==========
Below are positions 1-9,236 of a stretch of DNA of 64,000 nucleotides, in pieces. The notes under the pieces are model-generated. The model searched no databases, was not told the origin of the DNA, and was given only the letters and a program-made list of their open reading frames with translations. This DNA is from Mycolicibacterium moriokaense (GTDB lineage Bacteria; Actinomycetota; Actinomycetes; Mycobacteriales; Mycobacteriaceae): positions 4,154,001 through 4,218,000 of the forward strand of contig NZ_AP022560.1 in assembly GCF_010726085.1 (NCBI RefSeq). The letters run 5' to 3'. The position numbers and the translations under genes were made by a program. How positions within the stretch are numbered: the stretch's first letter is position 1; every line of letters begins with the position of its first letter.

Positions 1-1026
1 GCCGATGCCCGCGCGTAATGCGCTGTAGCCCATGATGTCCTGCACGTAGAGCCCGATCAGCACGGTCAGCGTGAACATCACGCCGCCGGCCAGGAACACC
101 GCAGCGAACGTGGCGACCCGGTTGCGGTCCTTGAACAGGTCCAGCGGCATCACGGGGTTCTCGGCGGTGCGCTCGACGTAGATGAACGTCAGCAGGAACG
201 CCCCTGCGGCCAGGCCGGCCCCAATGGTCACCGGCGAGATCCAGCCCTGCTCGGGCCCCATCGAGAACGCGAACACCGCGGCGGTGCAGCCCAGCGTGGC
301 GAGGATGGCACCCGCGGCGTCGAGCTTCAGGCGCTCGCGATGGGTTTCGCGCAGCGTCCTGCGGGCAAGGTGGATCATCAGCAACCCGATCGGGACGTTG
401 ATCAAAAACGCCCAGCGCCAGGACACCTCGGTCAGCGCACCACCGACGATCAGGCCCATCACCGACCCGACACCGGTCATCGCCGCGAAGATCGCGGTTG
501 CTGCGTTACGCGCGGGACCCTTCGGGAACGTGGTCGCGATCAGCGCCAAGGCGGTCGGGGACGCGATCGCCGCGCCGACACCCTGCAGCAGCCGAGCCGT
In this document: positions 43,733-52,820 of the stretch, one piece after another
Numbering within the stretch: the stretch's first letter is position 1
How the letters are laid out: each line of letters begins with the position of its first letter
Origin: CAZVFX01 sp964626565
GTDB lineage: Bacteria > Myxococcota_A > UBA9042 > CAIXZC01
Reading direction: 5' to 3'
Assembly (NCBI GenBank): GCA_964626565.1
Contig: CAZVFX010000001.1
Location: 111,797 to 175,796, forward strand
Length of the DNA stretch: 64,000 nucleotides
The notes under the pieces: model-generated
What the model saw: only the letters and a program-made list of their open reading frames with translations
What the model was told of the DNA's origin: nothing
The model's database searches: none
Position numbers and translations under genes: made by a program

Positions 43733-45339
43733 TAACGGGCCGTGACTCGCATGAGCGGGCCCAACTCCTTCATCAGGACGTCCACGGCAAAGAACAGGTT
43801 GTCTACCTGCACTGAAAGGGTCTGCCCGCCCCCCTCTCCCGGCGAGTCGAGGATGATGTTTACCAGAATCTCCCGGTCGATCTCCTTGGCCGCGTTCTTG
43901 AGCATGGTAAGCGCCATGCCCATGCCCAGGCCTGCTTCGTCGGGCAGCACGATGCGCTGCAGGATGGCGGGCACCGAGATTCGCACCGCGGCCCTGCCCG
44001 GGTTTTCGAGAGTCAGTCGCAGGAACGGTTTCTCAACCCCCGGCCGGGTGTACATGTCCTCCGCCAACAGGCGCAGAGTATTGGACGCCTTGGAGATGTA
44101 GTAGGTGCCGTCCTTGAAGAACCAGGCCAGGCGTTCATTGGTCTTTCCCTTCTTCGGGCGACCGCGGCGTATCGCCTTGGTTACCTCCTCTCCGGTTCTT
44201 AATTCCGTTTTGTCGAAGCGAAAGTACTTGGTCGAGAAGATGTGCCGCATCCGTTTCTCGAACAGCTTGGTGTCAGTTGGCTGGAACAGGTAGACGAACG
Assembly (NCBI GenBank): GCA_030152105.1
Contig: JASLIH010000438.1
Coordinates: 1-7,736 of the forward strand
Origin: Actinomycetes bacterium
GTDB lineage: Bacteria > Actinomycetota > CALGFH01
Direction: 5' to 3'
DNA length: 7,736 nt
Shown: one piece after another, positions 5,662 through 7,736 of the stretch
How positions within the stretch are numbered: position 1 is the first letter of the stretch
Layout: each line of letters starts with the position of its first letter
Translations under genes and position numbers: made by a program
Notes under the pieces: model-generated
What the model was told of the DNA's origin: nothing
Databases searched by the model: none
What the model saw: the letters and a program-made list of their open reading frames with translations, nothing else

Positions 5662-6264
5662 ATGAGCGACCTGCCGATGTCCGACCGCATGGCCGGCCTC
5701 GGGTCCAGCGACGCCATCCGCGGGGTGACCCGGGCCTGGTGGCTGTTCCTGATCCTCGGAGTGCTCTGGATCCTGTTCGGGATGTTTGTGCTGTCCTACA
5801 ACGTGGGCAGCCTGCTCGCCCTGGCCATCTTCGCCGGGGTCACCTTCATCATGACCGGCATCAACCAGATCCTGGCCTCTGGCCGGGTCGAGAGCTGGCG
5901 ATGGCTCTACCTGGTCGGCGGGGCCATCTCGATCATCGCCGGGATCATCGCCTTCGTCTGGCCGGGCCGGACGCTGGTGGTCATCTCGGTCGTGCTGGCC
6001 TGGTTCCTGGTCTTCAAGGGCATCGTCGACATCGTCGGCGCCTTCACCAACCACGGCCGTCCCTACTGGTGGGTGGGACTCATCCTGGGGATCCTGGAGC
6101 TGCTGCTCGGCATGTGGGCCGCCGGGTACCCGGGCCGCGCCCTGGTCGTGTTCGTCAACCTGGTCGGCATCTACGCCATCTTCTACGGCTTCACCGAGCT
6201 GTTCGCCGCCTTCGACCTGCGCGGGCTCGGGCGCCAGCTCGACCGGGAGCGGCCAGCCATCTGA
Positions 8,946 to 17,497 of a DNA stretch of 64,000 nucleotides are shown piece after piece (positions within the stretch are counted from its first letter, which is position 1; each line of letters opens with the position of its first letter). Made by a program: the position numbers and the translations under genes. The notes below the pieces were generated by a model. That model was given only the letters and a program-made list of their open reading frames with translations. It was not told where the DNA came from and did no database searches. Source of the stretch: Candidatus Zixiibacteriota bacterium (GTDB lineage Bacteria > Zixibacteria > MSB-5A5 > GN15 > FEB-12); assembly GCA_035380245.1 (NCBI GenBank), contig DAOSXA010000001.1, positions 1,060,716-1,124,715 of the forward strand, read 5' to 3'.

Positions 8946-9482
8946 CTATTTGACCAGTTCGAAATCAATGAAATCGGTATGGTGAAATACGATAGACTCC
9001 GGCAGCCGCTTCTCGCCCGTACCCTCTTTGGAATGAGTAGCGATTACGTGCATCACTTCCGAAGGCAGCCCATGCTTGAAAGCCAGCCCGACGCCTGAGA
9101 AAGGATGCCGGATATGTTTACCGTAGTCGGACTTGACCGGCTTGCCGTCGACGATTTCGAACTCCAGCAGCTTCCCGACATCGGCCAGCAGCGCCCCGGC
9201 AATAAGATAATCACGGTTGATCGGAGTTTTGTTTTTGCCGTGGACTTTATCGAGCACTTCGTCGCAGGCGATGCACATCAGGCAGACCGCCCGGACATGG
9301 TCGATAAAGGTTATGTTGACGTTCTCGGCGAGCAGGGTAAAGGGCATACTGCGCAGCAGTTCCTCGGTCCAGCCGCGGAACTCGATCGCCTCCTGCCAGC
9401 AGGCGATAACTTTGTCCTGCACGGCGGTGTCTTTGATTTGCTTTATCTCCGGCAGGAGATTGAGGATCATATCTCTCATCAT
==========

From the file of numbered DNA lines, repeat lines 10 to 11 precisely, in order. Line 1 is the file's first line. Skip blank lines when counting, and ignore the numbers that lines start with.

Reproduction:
Numbering within the stretch: the stretch's first letter is position 1
How the letters are laid out: each line of letters begins with the position of its first letter